European Mobile Networks Plan To Block Ads, Not For Your Safety, But To Mess With Google

from the this-is-really-dumb dept

So things just keep getting stranger and stranger online. A bunch of mobile operators are apparently planning to start automatically blocking all mobile ads. Now, for those of you who hate ads online, this might seem like a good thing, but it is not. If you want to disable ads on your own, that should be your call. In fact, as we’ve noted before, we think people on the web have every right to install their own ad blockers, and we find it ridiculous when people argue that ad blocking is some form of “theft.”

But this is different… and this is dangerous.

As the reports make clear, this move has nothing to do with actually protecting the public from malicious or annoying ads… and everything to do with the mobile operators hoping to shake down Google.

The plan ? which would be devastating to companies reliant on advertising ? is not limited to a single European network. Its apparent aim is to break Google?s hold on advertising.

The FT report says that ?an executive at a European carrier confirmed that it and several of its peers are planning to start blocking adverts this year? and will be available as an ?opt-in service? however they are also considering applying the technology across their entire mobile networks.

And, the clear plan is to then go to Google and say “give us money or else“:

The unnamed European carrier in the Financial Times article is reportedly planning to target Google and block its ads to force the company into giving up some of its revenue.

The companies are using a product called Shine, which has a big bullshit claim on its page that it “champions the consumer’s rights to control mobile ads.” If that were the case it would be offering the tool to consumers. It’s not. It’s selling to big service providers, and then letting those service providers spy on all of your surfing in order to remove the ads.

This should be a serious concern for anyone using a service that signs up for Shine. Even if it’s an “opt-in” offering, what the company is really doing is a form of deep packet inspection and blocking your mobile internet from acting the way it should. In other words, this looks like a net neutrality violation on a large scale.

As we’ve pointed out in the past, the broadband providers aren’t stupid. They know that if they go for a direct plan of blocking or degrading apps you like, it gets people angry. So they look for ways to break net neutrality that look like they’re doing the consumer favors — things like zero rating, and now this. But that’s not what’s happening at all. This is all just the exact same plan as many broadband providers have had for years: figure out a way to pressure Google into coughing up some of its revenue, not by earning it, but by creating a mess for the company.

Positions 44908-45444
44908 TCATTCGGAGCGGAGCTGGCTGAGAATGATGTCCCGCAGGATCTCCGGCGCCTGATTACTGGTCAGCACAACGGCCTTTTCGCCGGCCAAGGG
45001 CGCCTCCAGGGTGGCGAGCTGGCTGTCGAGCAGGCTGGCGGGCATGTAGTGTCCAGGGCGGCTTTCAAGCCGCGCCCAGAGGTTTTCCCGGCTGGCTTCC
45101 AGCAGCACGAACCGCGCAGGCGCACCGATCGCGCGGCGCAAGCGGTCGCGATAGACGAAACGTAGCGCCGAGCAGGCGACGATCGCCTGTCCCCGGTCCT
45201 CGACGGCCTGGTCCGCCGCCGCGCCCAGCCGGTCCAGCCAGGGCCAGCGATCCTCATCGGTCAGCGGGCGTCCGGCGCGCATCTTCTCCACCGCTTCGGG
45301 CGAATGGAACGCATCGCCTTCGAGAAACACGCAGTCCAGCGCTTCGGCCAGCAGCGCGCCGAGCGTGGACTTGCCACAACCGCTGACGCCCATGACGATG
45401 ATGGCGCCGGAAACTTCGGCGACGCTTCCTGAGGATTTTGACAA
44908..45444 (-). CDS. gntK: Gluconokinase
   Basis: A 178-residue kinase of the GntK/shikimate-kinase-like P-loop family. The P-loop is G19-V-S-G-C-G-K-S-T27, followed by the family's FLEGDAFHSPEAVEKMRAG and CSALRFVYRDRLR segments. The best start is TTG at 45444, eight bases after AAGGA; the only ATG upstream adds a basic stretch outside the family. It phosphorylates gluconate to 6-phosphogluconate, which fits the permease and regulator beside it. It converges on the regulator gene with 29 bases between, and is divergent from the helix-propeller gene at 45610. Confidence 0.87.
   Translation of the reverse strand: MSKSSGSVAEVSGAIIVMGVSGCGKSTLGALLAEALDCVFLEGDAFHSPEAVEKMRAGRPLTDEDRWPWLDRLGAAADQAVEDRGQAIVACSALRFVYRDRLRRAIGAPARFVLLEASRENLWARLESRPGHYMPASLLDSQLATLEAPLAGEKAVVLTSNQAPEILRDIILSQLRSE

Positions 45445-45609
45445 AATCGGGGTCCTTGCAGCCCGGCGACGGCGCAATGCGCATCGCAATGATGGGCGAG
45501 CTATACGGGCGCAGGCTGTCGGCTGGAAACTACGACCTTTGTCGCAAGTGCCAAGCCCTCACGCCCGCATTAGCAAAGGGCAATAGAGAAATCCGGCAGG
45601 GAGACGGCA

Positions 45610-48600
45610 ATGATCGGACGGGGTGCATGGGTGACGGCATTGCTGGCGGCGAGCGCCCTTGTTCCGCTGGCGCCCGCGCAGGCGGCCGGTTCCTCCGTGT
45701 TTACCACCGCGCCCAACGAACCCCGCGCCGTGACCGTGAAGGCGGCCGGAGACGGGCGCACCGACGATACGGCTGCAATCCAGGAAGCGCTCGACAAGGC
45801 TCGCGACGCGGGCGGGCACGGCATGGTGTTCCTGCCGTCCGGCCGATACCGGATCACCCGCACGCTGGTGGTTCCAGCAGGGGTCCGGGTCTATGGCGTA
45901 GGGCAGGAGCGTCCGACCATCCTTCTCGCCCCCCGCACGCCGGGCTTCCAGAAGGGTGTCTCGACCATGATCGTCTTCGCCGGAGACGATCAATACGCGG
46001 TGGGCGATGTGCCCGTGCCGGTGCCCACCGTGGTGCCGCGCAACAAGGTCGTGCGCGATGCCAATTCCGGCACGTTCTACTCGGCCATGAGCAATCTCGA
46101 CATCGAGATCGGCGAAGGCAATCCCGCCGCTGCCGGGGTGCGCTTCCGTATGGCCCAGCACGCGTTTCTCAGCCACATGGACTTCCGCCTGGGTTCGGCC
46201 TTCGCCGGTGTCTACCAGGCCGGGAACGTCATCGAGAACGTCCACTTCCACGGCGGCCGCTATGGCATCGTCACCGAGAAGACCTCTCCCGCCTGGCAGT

And, in the process, it’s causing a mess for users by mucking with their internet connections, doing deep packet inspection, and blocking content.

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Companies: google, shine

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Comments on “European Mobile Networks Plan To Block Ads, Not For Your Safety, But To Mess With Google”

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Ninja (profile) says:

The unnamed European carrier in the Financial Times article is reportedly planning to target Google and block its ads to force the company into giving up some of its revenue.

You know, I’m no expert but wouldn’t this go against any law or at least regulations? I mean, it sounds awfully like a collusion. It would be like an electricity company deciding to arbitrarily cut the consumer energy unless he decided to give them part of their revenue on top of paying the bill. This is how criminals operate: pay up or we destroy you.

this looks like a net neutrality violation on a large scale

Not that it isn’t already being violated like there was no tomorrow, eh?

Hope Google give them a judicial nightmare if they try to extract any cash they clearly don’t deserve.

tqk (profile) says:

Re: Re: Re:

This is Europe where anything American should be punished just for being American, remember?

Well, that’s a pretty recent phenomenon you know? We shouldn’t need to remind Europe just how seriously !@#$ed up it’s been for quite a few centuries now. I’m real glad they managed to sort out all that crap they had going on, but that the US is recently into it too shouldn’t be a surprise, nor unexpected.

beech says:

Re: Response to: Anonymous Coward on May 18th, 2015 @ 8:07am

I must have missed the news that Bing and Yahoo shut down…thanks for the timely (precog?) News.

Seriously though, this is how the system is supposed to work. People voted with their wallets (or eyeballs), they prefer Google. Some middling wireless executives shouldn’t be ableto prevent us from “voting”. They shouldn’t be allowed to pick the winners.

DigDug says:

Re: "But something has to be done".

Why does everyone think that Google controls how well they do on search and advertisement?

It is the “People” that choose to use Google that controls how many times they use Google to search, which then controls which webvertising agency websites choose to use.

It’s the people making a choice that impacts / controls all of this.

If you don’t want Google to have the “power” which it doesn’t have really, then stop using google for searches.

tqk (profile) says:

Re: Re:

Do these plans apply to Google’s competition too? Oh right, they dont exist anymore.

I use their competition multiple times daily, and have been for years. How is it you’ve managed to ignore their existence? Blind, deaf, and stupid?

This approach is bad but something has to be done

About what, and why? I’m sticking out my tongue and twiddling my fingers in my ears making faces at you. That’s something. Feel better?

PaulT (profile) says:

Re: Re:

“Do these plans apply to Google’s competition too?
Oh right, they dont exist anymore.”

You’re right, if you create your own fictional universe based on a single lie, almost any argument makes sense!